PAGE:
The big question about Obama’s mortgage rescue plan is pretty simple: will it work?
You can cut that question into various tranches. Will it keep people in their homes? Will it relieve the pressure on the financial markets from deteriorating mortgage backed bonds? Will it stop or slow the decline in home prices?
Only time will tell. But analyst predictions are starting to come in, and they bear a marked lack of Hope that Obama’s plan will Change very much. Bloomberg today runs through some analyst remarks from Bank of America and Barclays. Here’s how they break it down.
Facts: Jumbo mortgage are home loans that are larger than what government chartered Fannie Mae and Freddie Mac are allowed to buy or guarantee. The limits were recently increased but remain at $417,000 in most of the country (in some pricey areas the limit is as high as $729,000). There are about $500 billion of prime-jumbo bonds outstanding, which is almost 5% of the $10.5 trillion of mortgages outstanding in the US. About 5.29% of these are at least 60 days delinquent, and Wall Street analysts predict the numbers could go as high as 8 to 10 per cent.
Analyst Predictions: Only about 50 per cent to 60 per cent of securitized prime jumbo meet the loan-modification standards, according to a report yesterday by Bank of America analysts. A big stumbling block here will be the massive declines in home prices, which have put many jumbo mortgages far deeper “underwater” than the 105% limit in Obama’s plan. Many of the jumbo mortgages may simply be too large to qualify for refinancing under the plan.
Facts: The “Alt-A” designation applies to mortgages deemed riskier than prime mortgages but less risky than subprime. These went to borrowers who couldn’t prove their income and often had interest only adjustable rates.. There are something like $1 trillion of Alt-A mortgages outstanding. These have proved far riskier than many people expected, and a huge amount are now at risk of default and foreclosure. Around 23% of these are currently at least 60 days delinquent, and analysts expect this number to keep climbing.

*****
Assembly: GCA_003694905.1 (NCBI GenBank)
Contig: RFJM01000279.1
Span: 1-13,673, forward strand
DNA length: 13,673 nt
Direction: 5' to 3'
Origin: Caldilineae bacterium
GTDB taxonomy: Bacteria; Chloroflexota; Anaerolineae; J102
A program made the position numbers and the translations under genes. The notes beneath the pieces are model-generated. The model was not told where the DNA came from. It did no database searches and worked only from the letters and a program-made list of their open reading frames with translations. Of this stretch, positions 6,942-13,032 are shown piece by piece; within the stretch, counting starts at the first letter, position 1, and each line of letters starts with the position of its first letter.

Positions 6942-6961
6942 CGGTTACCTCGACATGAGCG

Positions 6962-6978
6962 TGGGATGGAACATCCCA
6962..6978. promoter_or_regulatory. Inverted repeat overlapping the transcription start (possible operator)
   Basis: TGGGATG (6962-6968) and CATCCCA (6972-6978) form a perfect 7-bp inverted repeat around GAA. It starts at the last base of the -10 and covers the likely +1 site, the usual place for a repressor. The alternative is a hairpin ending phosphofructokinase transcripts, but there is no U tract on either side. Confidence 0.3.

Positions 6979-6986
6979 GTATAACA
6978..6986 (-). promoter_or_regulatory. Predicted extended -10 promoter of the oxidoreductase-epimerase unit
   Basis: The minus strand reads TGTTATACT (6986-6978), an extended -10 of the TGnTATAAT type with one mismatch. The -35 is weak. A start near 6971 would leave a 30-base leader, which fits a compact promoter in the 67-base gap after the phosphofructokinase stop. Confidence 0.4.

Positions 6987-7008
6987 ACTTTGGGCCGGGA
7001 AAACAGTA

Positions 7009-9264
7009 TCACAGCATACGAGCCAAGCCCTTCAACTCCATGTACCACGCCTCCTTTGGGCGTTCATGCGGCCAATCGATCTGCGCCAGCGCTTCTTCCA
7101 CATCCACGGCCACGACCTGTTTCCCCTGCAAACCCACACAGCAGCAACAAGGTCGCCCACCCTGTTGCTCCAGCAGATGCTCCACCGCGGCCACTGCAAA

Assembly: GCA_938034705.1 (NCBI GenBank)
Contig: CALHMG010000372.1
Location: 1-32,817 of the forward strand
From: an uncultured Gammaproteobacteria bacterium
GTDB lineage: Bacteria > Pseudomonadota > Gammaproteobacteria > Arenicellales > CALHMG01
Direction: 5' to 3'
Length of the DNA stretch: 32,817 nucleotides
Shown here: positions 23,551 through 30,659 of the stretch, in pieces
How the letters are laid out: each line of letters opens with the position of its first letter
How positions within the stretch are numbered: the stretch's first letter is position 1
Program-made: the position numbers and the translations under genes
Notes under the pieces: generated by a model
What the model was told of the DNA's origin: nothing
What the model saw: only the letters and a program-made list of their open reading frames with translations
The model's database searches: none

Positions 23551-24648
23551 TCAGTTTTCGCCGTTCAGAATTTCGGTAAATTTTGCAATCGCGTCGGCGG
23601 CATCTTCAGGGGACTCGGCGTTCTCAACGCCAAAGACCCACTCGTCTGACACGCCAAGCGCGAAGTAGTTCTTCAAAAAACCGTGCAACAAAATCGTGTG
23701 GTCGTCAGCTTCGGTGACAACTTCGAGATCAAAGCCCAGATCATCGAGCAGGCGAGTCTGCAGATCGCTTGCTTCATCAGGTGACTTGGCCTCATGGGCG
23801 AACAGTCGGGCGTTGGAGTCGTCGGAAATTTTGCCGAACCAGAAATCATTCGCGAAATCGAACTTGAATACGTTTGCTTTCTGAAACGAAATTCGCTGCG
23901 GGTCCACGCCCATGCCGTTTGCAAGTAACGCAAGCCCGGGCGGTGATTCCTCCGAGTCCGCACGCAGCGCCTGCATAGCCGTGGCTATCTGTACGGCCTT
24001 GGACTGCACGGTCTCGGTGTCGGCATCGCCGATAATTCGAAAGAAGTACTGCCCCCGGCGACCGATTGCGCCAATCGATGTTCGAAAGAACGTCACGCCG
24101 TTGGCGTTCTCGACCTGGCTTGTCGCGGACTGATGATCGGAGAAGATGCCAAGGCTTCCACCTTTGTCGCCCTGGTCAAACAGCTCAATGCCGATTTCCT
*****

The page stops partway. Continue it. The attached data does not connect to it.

Analyst Predictions: Again, only about 50 per cent to 60 per cent of securitized Alt-A meet the loan-modification standards, according to a report yesterday by Bank of America analysts. And, again, the limits on how far underwater a loan can be to qualify for refinancing will prove a major stumbling block. Also, a good deal of the Alt-A market was investment property, meaning the owners don’t live in the home—a crucial test under Obama’s plan.
Facts: These were the riskiest mortgages, and have suffered the highest rate of defaults. Almost 35% are now at least 60 days delinquent. There are around $1.5 trillion of subprime loans outstanding.
Analyst Predictions: Bank of America says that about 90 per cent of subprime mortgages will be eligible for refinancing. The problem, however, is the subprime mortgages have proven to have huge re-default rates. By some estimates, 60% of refinanced subprime mortgages redefault less than a year after the refinancing. Barclays analysts predict that payment reductions won’t be enough to significantly reduce the default rate.
The Bottom Line: In the market where homeowners will be most likely to qualify for refinancing—subprime—it’s not clear that refinancing will do much to prevent defaults. In markets where refinancing might have a better chance of preventing defaults, only about half the mortgages will qualify.
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